The little fellow has been here now long enough for us to feel he's family, what ten weeks or so.
Our first ever placement was a weekend respite lad, his regular foster parents had a wedding to go to, it was an overnighter and they wanted to give the happy couple their full on.
The boy was a bit angry about being farmed off, so we had some soothing to do, we learned a bucketload from Friday to Sunday, but not how to re-configure our family to accommodate a foster child. That takes time.
About three months I find.
It takes that long generally, ten to twelve weeks, before you know them, and more important, they know you.
It's one of the joys of fostering, when a child who needs stuff they don't know they need knows not only the rhythm of their new house, but the basic ins and outs of their new home.
They learn our humanities.
Not just basics such as our regular bedtimes, breakfast routines, how we allocate the domestic chores, how the house functions. They have started to pick up our dividing lines on what's right and wrong.
They've seen our standards of kindness, respect for others, mutual support, politeness.
They've seen our self-respect, tidiness, order.
And they've seen our normalcy; they've seen me hacked off when the dishwasher run fails and everything comes out caked in baked food because the own-brand capsules I bought don't break out of their plastic sacs. Or when I can't find my phone when it's three minutes past leaving time for the morning school run because someone has walked off with it to try and play some app game on it and left it somewhere I can't hear it ring when I call it from the landline.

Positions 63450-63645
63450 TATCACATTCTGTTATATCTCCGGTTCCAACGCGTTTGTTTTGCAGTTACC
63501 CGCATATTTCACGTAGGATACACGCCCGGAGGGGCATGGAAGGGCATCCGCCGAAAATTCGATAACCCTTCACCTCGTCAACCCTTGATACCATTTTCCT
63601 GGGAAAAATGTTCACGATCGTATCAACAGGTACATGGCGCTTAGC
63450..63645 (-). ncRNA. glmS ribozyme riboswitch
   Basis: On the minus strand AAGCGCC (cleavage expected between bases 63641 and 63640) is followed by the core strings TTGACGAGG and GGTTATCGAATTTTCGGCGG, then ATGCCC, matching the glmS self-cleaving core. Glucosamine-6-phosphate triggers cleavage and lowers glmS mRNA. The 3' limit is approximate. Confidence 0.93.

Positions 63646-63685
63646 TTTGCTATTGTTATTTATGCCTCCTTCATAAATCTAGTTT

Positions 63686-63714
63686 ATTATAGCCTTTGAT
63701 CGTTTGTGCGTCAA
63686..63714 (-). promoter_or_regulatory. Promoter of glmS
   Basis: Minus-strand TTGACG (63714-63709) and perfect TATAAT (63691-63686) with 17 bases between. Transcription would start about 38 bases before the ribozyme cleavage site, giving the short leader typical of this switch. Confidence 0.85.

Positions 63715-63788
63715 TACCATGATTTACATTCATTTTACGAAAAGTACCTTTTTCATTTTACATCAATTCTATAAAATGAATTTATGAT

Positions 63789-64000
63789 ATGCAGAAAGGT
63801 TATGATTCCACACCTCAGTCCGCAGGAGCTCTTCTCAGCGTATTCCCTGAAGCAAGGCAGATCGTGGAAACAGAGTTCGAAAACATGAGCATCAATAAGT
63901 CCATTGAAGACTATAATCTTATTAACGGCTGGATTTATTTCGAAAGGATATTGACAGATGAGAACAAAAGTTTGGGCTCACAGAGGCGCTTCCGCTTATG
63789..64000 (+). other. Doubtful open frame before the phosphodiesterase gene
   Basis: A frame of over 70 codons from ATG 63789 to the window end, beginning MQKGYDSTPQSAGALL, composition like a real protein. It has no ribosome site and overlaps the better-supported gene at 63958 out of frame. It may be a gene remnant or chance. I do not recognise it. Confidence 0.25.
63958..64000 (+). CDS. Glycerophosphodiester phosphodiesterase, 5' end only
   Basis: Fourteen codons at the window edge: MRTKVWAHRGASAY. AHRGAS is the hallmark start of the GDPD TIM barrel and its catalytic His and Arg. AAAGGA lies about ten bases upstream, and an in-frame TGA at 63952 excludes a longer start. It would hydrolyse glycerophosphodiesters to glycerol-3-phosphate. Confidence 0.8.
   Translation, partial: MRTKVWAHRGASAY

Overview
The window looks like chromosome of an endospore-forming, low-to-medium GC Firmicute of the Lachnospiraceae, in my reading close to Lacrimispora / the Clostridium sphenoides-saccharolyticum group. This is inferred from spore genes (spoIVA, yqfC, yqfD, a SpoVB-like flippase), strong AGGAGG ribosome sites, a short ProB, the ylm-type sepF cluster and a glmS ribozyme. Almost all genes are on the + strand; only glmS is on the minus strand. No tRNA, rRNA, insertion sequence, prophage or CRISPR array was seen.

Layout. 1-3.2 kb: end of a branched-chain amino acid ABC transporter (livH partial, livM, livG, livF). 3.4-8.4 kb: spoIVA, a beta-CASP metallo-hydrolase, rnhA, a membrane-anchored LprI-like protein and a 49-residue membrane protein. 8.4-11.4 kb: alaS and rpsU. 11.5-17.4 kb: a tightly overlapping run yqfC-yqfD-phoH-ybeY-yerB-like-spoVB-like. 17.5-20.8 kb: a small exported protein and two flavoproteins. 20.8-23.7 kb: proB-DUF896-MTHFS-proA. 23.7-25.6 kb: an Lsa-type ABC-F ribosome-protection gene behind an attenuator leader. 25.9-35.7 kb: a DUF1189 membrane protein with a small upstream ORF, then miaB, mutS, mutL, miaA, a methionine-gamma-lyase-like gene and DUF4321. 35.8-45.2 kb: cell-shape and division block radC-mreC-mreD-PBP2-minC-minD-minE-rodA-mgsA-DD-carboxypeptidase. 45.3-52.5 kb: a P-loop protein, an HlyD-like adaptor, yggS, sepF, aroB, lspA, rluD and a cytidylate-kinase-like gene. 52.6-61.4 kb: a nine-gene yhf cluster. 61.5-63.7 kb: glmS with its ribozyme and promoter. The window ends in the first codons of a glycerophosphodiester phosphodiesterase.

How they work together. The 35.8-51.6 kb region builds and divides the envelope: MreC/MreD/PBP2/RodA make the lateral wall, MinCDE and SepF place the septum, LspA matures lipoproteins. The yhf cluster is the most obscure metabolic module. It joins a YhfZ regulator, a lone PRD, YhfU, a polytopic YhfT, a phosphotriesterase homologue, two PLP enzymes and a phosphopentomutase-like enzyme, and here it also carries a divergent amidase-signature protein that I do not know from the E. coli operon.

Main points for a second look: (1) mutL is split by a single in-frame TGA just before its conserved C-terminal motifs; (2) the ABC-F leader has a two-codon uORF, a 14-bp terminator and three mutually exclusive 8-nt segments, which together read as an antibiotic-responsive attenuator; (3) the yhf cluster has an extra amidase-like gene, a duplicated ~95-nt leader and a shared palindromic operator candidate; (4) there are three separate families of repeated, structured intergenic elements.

I'm not going to say that this moment of belonging means the end of their troubles and woes. That's something they may never get on top of for the rest of their lives. But when they become 'family' there's a small peace comes over them, and me.
When I know them as children, as damaged people, there's less guessing has to be done. The release of knowing a new child is profound. You know their little quirks and preferences, likes and dislikes. you know how to bring them round a little when they're upset; "There's a Fab in the freezer and it's saying "I wish someone wanted to eat me".
So; Romeo (not his real name) is joining in. He knows a few of everybody's personal traits, how to wind up 'dad' about football. How to wangle a pre-teatime Fab out of me. He knows where the biscuits are and how many he's allowed without asking and when.
He bathed himself.
Sounds like nothing put like that, but until now I've been running his bath for him, making sure he's in his pyjamas and DG, tapping on the bathroom door and saying 'make sure you soap up' and 'don't get suds in your eyes' etc.
But two nights ago I just said;
"Oh y'know, you're grown-up enough to bath yourself. Come down when you're done".
It was a TOTAL JOY to see him walk out the living room a foot taller, a man. Someone trusted to run the taps, check the water was not too hot or cold. Wash his hair. Get out and pull the plug.
Of course the bathroom looked like a bomb had hit it. He used every towel off the rack, and the floor was awash.
But I resisted the urge to tap on the door.
His bath, his bathroom, his experience, his growing-up in his foster home.
I tell you, every single day there are fostering joys, so small if you're not careful you miss them, for us and for them.
New arrival is on course. Long, long way to go. If only one could bathe away the emotional grub and grime so neatly...